While many analysts and economists will be talking for months about the epic downfall of crypto-exchange company FTX and its founder Sam Bankman-Fried, their focus will be primarily on the billions lost, the mismanagement of funds, the fraud inherent in yield farming and the alleged betrayal of investor trust.
This is a tale as old as time and not anything surprising. What many in the mainstream are missing, though, is Fried’s attachments to the World Economic Foundation, various global elitists and his avid sermonizing of the tenets of “effective altruism”, which are nearly identical to the tenets of Klaus Schwab’s Stakeholder Capitalism agenda.
The WEF lists FTX as a corporate “partner” and participant, which means the company must meet the globalist organization’s standards for Stakeholder Capitalism, a socialist economic model which deconstructs the Adam Smith and Milton Friedman free market foundation.
Milton Friedman argued that the only responsibility of business should be growth and profit (within the boundaries of the law) with the shareholders in mind. The WEF insists that the Friedman philosophy must be abandoned and that the job of wealthy elites and corporations is to use profits as a tool for managing society (the so-called “stakeholders”). In other words, corporate leaders should become cultural and political leaders fulfilling greater ideological goals, all of them decidedly socialist/Marxist in origin.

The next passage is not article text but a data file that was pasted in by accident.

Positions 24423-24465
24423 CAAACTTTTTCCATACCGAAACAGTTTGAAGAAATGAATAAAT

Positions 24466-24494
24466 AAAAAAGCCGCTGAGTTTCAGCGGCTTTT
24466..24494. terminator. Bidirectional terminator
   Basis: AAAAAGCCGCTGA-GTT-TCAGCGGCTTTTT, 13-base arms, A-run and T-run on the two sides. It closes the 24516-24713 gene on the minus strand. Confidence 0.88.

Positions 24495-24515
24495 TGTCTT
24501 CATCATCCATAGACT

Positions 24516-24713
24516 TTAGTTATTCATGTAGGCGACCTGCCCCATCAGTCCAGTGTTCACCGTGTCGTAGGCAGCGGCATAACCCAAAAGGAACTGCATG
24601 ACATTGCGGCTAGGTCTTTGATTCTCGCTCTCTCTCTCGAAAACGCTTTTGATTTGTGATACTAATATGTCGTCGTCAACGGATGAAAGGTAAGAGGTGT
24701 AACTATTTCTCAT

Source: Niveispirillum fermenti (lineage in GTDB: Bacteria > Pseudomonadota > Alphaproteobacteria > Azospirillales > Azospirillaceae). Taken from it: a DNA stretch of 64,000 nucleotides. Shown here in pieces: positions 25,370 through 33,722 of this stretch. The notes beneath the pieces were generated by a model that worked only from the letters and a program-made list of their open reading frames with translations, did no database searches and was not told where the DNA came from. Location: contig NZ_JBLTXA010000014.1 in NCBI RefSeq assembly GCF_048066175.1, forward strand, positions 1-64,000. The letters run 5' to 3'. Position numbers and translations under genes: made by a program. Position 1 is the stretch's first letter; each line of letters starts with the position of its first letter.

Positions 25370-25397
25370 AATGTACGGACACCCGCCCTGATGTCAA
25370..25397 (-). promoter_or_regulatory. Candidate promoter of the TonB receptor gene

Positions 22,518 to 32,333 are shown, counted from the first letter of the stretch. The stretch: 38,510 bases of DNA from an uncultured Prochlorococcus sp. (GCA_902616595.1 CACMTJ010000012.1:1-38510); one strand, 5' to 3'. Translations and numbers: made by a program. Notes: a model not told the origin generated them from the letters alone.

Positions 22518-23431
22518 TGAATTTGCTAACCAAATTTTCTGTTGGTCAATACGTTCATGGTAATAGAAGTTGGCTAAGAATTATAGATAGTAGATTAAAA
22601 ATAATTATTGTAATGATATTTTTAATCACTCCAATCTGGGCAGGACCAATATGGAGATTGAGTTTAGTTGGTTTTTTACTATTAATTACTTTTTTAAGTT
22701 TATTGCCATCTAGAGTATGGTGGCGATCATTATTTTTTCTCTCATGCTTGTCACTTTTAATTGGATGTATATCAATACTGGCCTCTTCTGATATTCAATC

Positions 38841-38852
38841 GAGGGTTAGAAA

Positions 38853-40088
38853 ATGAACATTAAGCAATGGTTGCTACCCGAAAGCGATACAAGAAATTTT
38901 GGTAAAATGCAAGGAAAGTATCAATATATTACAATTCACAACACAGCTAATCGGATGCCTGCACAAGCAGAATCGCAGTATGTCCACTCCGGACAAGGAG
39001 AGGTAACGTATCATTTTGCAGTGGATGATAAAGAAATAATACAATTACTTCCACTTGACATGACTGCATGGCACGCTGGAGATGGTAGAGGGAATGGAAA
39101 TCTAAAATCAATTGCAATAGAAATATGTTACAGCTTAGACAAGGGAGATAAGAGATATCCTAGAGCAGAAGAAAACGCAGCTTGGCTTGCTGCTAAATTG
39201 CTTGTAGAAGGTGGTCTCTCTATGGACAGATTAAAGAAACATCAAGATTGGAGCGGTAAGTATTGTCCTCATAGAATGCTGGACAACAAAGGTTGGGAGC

Stakeholder Capitalism becomes a way to trick the public into investing their faith in corprorate leadership because these companies are no longer simply “in it for the money,” they are in it for the survival of the world and the species, right? The companies become saviors, not just mercantilists. That kind of blind faith allows people to be taken advantage of in a big way. It’s the same kind of faith once applied to kings and monarchies centuries ago, and it usually leads to various forms of feudalism.
In the WEF’s vision of the future, the average person will “own nothing, have no privacy and be happy about it” while corporate elites in partnership with governments micromanage all production, all distribution and all finance.